Leslie Marie Cannon is passionate about serving her community and developing progressive change through social engagement. She currently works for Be the Match as a community engagement specialist and is responsible for educating the community on ethnic diversity, sickle-cell and how blood cancers affect people of color at a higher rate. She has extensive experience in HIV and AIDS awareness, equal LGBT rights and undocumented immigration.
Through her work in HIV and AIDS, Leslie Marie won Best Documentary at the New York AIDS Film Festival with her piece, Road to Hope. Shortly thereafter, she entered an online competition for MTV's HIV awareness month and her PSA, Does HIV Look Like Me? aired on the network after winning the nationwide search. After the success of her documentary work, Leslie Marie moved to the Island of Chania, Greece to finish her teaching hours and complete her teaching certification at Via Lingua International receiving her LRN Level 5 Certification in Teaching English to Speakers of Other Languages. Once back in the United States, Leslie Marie began working with the Human Rights Campaign, specifically the Matthew Shepard Act also known as the Hate Crimes Prevention Act which was passed and signed in to office by President Obama on October 28th, 2009. Her next project was, Undocumented which focused on immigration and aired throughout the country and locally at the Angelika Theater in Dallas, Texas. After this experience, Leslie Marie realized first-hand how public policy can impact local communities and continues to champion for involvement and inclusion within ethnically diverse neighborhoods at City Council and Dallas ISD School Board meetings.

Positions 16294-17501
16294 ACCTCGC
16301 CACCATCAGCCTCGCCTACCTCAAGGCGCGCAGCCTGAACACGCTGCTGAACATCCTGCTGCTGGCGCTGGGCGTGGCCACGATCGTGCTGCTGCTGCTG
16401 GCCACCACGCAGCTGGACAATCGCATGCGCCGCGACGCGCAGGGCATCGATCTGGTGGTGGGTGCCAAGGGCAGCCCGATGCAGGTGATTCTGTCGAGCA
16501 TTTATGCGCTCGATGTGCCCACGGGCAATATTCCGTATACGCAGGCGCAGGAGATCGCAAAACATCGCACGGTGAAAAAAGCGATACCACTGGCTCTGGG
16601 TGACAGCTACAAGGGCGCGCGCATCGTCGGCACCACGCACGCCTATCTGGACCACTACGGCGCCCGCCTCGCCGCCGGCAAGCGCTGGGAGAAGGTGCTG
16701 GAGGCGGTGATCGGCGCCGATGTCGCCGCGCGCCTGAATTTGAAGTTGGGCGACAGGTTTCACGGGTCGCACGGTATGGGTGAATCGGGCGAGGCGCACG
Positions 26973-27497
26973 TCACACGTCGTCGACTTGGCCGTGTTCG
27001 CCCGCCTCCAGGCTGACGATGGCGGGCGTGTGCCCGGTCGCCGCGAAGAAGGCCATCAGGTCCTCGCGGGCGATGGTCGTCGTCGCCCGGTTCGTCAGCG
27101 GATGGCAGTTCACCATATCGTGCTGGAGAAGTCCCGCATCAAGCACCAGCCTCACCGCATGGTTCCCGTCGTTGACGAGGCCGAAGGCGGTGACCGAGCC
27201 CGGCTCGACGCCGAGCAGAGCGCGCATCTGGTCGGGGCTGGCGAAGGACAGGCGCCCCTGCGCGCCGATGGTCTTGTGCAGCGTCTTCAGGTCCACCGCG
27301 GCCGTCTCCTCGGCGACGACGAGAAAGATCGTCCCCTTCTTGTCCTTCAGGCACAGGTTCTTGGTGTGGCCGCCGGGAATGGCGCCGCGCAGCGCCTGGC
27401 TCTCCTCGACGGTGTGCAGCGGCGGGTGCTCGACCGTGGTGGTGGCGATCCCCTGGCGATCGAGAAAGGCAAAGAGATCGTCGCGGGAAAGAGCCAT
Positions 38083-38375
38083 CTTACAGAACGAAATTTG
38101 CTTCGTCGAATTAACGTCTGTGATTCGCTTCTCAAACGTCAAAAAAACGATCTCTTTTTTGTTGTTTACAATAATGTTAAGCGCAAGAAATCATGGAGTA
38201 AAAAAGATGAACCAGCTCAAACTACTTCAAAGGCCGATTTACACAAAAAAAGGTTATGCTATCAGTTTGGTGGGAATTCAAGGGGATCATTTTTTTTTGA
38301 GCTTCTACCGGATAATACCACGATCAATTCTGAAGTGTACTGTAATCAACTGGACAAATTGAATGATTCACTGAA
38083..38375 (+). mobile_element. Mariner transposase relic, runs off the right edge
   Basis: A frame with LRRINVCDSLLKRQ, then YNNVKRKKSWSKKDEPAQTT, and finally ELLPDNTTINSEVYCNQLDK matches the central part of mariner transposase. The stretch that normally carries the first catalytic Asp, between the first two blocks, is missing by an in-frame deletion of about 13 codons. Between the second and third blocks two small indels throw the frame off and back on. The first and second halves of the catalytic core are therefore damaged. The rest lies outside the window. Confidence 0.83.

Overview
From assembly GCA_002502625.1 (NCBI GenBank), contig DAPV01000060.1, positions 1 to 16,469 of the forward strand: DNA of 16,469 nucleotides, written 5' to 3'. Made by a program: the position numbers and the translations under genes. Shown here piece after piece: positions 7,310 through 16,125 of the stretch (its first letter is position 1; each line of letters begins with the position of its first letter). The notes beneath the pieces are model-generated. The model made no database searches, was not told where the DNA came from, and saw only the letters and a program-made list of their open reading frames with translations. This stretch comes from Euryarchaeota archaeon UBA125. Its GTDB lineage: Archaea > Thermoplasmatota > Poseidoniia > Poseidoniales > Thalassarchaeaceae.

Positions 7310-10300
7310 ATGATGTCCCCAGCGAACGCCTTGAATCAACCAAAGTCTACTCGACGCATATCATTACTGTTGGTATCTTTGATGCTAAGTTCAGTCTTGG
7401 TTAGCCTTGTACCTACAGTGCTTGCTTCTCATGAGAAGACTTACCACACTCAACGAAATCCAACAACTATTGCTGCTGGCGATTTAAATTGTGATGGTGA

In her spare time, Leslie Marie can be found volunteering through canvassing or cutting turf for local and state politicians. In her previous role, she was the volunteer coordinator for Eric Johnson for Mayor and helped unite the City of Dallas in electing the first Dallas native African American Mayor.